When Laos came into the crosshairs of the power-political rivalry between France and England around 1886, France hoped to reach southern China by sailing up the Mekong River, but the Mekong proved to be unnavigable throughout. Nevertheless, the French were interested in political control of Laos as a strategic safeguard for their colony of Vietnam. Cleverly tactical, France took advantage of the distress in which the Laotians found themselves in the face of raids by Chinese gangs in 1887 and unceremoniously declared the region of Luang Prabang a protectorate of its colony Union Indochinose (1893-1954). In contrast to Vietnam, Laos was not of economic importance to France. Until the middle of the 20th century, Laos and thus also Luang Prabang were strongly influenced by cultural and architectural influences of the colonial power France. Even before France’s devastating defeat at Điện Biên Phủ in 1954, Laos was granted political independence in 1953.

Despite the International Laos Conference in Geneva in 1962, at which the country was granted neutrality, military supplies for the Viet Cong in South Vietnam during the Indochina War passed through Laotian territory along the so-called Ho Chi Minh Trail. Heavy bombing by the U.S. Air Force was the result. The CIA inflicted death and devastation on Laos on an unbelievable scale during the Vietnam War (1965 – 1975); the Americans bombed Laos with over two million tons (fragmentation and napalm bombs as well as the nerve agent „Agent Orange“). More bombs fell on Laos than on Germany and Japan combined in World War 2. Nevertheless, the GI’s did not find the Ho Chi Mingh Trail. The peace-loving Laotians have a 200-year history of conflict with foreign aggressors. Every year, hundreds of people are seriously injured by mines. Defusing squads, mostly women, still search the ground for bombs. The city of Luang Prabang was largely spared the fighting, although units of the communist Pathet Lao organization entrenched themselves north of the city in the Pak-Ou Caves area. In 1975, communist units captured the city.

Luang Brabang is home to over 2500 monks who make pilgrimages through the streets of Luang Prabang every morning shortly after sunrise in their orange robes, taking mild offerings in their pots from the faithful and tourists. Mostly elderly women and tourists, let the procession of monks pass by kneeling and donating to each a handful of rice, some fruits, candies, a few banknotes or other things to live on. What cultural sites and religious treasures are there to discover here? First, there is the Royal Palace (Ho Kham), built between 1904 and 1909, now the National Museum, where the throne of the rulers of the Lan Chang period stand. Then the Vat Xienthong (also Wat Xieng Thong) – a temple complex on the Mekong River, built in 1560 under King Setthathirath and restored in 1960-1962. It was the only temple in the city to survive the looting of 1887 intact. The architectural style with the roof reaching almost to the ground is typical for northern Laos.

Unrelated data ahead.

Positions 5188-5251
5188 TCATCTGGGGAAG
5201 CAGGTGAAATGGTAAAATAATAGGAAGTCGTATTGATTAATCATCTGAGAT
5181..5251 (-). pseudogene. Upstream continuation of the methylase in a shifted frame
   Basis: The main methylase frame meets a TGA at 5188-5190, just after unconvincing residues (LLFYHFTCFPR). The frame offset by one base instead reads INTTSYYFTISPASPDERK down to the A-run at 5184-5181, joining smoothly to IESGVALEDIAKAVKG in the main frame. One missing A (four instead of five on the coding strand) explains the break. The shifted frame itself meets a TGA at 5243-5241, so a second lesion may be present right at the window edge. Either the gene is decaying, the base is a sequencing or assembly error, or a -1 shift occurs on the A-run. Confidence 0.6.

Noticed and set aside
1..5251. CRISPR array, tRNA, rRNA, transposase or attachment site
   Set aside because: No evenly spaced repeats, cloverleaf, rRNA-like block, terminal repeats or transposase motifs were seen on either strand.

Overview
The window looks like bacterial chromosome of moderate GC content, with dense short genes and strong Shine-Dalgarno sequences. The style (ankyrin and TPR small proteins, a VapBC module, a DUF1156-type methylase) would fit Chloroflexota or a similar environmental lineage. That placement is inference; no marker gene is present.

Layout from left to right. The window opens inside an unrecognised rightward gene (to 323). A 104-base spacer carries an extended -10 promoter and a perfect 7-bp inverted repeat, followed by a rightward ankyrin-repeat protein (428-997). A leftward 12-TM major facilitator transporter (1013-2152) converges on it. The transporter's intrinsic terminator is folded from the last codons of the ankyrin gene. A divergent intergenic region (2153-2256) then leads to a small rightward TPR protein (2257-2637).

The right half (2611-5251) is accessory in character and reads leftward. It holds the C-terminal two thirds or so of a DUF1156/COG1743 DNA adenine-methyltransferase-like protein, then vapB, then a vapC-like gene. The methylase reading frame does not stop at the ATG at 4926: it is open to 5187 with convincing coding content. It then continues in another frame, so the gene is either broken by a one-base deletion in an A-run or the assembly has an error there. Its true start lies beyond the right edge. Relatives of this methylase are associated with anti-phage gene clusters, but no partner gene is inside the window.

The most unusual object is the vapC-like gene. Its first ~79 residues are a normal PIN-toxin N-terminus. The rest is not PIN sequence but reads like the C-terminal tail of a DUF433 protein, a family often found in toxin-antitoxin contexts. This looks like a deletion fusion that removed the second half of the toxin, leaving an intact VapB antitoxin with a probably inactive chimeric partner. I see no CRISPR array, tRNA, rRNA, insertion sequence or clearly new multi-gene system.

A gem is also Vat Visounarath (also called Wat Visoun or Wat Visounarath) is a temple complex located on the southeastern side of Phousi Mountain. King Visounarath founded the monastery in 1512, which was destroyed by Chinese hordes in 1887. Most of the complex was rebuilt in the 20th century. The sim (Lao term for the main building of a wat)from 1898 contains Khmer-style window columns. Inside, since 1942, there is a museum with numerous Buddah statues especially in the rain calling gesture typical of Luang Prabang (standing with overlong arms pointing down parallel to the body).

In addition, there are two other temples: That Makmo (the Watermelon Stupa) donated by Phantin Xieng, the wife of King Visounarath, in 1504, the stupa was rebuilt in 1932, with the precious grave goods transferred to the royal palace. And the Vat Sop stupa in the northeast of the old city, founded as early as 1480 as the funeral temple of King Chakkrapat. Behind Vat Sop, on the street called Thanon Vat Sop, there is a typical Lao Baan residential quarter, where you can get an impression of the everyday life of the locals. Last but not least: Mount Phousi (130 meters high, 328 steps), the topographic accent and spiritual center opposite the Royal Palace with a magnificent view of the city area, the Mekong River as well as the forested mountain landscape in the surrounding area. Then head to the night market at the foot of Phousi in Thanon Sisavangvong, the main street of the old city, handmade textiles, sou-venirs and food are offered daily between the Royal Palace and the cross street Thanon Setthathirat from 6 pm. Many of the women traders belong to the Hmong people, who are known for their high-quality weaving, embroidery and sewing.

In Laos, beyond Theravada Buddhism, there is also ancestor worship and animism, which are still widespread among the many ethnic minorities (Hmong, Khmu, Akha or Lanten) in the mountainous regions in the inadequate north bordering China and Burma. The Hmong, for example, are archaically structured opium clans with magical spirit worlds and mythical powers, who to this day believe in their spirit world, with which they have a lively connection through their opium and canabis consumption. The opium farmers live in the isolated highlands of the Golden Triangle completely self-sufficient and reject any government, as well as modern living structures to this day. They live in dark huts without electricity or heating in the most remote highland regions of Laos, as they did hundreds of years ago, and engage in skirmishes with Laotian government soldiers. But the latter are just as unable to secure the Laotian border as the Vietnamese allies, who engage in skirmishes with the Chinese. The Chinese often get the short end of the stick and are said to have three times as many casualties. The Thais also repeatedly tried to invade Laos and were repulsed by the Vietnamese. Since the generals in Hanoi made it clear to Bankok that they would advance right up to Bankok next time, there has been calm on this front.